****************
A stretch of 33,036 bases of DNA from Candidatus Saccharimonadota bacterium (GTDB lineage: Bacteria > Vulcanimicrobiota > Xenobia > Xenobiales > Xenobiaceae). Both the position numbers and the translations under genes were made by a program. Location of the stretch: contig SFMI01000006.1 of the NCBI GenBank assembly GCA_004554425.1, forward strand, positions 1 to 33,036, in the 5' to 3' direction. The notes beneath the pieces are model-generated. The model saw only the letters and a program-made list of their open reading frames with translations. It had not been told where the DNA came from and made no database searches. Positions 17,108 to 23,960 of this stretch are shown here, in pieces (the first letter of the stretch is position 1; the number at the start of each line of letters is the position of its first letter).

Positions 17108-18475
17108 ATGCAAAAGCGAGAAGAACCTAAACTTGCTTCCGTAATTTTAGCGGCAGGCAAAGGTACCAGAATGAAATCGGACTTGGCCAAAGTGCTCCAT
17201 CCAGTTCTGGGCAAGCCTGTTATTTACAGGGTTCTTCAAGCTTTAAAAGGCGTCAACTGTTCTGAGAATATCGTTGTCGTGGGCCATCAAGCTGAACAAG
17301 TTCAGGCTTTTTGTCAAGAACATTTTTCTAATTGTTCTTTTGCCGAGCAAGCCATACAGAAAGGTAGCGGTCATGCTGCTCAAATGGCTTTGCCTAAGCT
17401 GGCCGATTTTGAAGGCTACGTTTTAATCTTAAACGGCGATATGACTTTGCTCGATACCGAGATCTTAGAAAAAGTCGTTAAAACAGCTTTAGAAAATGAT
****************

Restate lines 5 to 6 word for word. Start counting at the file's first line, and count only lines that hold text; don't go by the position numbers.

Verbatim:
17301 TTCAGGCTTTTTGTCAAGAACATTTTTCTAATTGTTCTTTTGCCGAGCAAGCCATACAGAAAGGTAGCGGTCATGCTGCTCAAATGGCTTTGCCTAAGCT
17401 GGCCGATTTTGAAGGCTACGTTTTAATCTTAAACGGCGATATGACTTTGCTCGATACCGAGATCTTAGAAAAAGTCGTTAAAACAGCTTTAGAAAATGAT